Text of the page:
Thursday, 26 February 2009

The Fishermen of Kalba



The wide-winged birds wheel above the encroaching net, above the desperately splashing surface of the broken water. The old Toyota Landcruiser engine guns, the rusty wheels digging into the soft, wet sand and the dark-skinned men in their lungis loop another length of net on the beach.

Another rope plait is laid out on the shining surface before the car moves forward again. The inexorable tightening of the noose contains the afternoon’s catch, patiently harvested by a small boat dragging the net around in a huge mile-long arc out from the beach. The Toyotas pull back up the beach, heaving their complicated lengths into the shoreline. Each drag ends with a twist of the wheel that will bring the cars closer together by a few feet before the next pull back, creating a single, routine and gigantic sweep of the sea, stepping together along the beach to close the net and harvest the life out of the shoreline.




They come, the fish, as their options run out. This way and that, they start to panic, to thresh for space, for air. The net tightens, the birds dive for sprats and the fishermen smoke and laugh together, padding along the wet sandy flats in their bare feet as they gather and loop netting. Their mood lightens as the catch gets closer, the sea erupts into a froth of flashing wet bodies and fins and they laugh, white-toothed grins in brown, wrinkled faces.

As the loop gets smaller, grey and white scaled bodies break the surface, lunging for something, anything but the press of thousands in the gathering encroachment. Among them are the sand sharks, chunky rays that look like kites in the peaceful waters where they swim and are elegant. But the land renders them ugly and ungainly – and a breath of air is an instant, inevitable death for them. Once they take a deep breath of open air their gills are ruined: they can’t be put back in the sea. They can only die.

The fisherman don’t want them: there’s no value for sand shark in the market, although they’re edible. They’re left on the margins of the sea, gasping and reaching for the final, desperate breaths that just confirm their deaths. Shortly, they stop struggling and become still. The fishermen take their catch to market, leaving the shimmering beach dotted with the bodies of the rays they didn’t mean to catch and can’t sell.

Fifteen years ago, we watched as each catch turned up hundreds of sand sharks, the whole wide expanse of flat, dark-sanded beach dotted with upturned white bellies and threshing tails. Now there are only eight or ten of them left as the cars and their nets speed off to Kalba to sell their catch; eight or ten dead bodies lying as a harsh reminder of the law of diminishing returns.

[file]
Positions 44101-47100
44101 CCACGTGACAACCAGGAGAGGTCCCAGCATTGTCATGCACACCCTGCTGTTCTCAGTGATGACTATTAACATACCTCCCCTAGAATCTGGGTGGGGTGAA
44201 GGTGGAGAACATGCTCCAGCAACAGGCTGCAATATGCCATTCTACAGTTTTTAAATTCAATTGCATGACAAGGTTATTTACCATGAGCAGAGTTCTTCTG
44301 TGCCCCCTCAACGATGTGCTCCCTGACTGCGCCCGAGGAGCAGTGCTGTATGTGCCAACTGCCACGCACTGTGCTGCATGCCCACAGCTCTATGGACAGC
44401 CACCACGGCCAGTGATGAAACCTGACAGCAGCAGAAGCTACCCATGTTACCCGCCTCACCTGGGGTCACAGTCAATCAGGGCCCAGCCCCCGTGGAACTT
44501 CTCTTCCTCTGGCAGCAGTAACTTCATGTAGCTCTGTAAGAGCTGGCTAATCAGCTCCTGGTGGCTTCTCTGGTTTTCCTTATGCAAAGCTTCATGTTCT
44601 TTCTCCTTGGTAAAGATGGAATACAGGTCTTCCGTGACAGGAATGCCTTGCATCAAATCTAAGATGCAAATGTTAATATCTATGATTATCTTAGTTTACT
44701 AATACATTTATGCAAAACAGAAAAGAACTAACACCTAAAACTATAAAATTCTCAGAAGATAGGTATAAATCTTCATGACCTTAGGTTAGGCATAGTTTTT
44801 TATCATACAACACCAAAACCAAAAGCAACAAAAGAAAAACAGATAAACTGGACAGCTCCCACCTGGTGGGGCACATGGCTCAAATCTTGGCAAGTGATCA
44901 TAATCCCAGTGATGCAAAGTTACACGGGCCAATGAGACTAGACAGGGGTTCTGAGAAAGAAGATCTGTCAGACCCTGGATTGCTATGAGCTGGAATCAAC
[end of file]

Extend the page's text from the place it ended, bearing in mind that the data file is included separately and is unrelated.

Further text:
Nobody will care until someone will realise one day that it’s too late to care: when there are no more sand sharks dying on the beaches after they've pulling in the catch at Khor Kalba.



A thought for the weekend...
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7 comments:

the real nick said...

This shark looks dinner plate-sized, would you say?

rosh said...

Sumptuous soulful writing Alex, pleasure reading.

US government's National Marine Fisheries have listed sand sharks as species of concern. Most unfortunate, they are caught, left to die in beaches of Kalba. I'd think there's got to be a way and spare them. Perhaps some sort of awareness for fishermen. Perhaps, have your post translated to Arabic distributed at the markets ...casual thoughts.

alexander... said...

*glances over at smug looking Nick and mutters darkly*

carricas said...

Hi alexander,
I have read satwa demolition post. Very nice post. I'm looking for some informations about the neighborhood. Could we talk by e-mail?
Guilherme (guilhermecarrion@gmail.com)

Rose in Dubai said...

Sad, but all to common, that those who make their living from nature's bounty have absolutely no regard for it.

sonofgeektalk said...

good reading, I once witnessed an almost identical episode with white oxen instead of Toyotas on the atlantic coast of Portugal

Having said this, fishing in these waters (you tell me, I'm just assuming) has been going on essentially with the same style for centuries: I guess there are other reasons for sand sharks becoming endangered.

alexander... said...

Gianni - I think it's the sheer volume that the mechanised version manages. The net's a mile long according to the fishermen, so you're looking at scooping the life out of a huge area of ocean at least twice a day, every day...

...unless the sand sharks have got wise to it. Which I doubt somehow...

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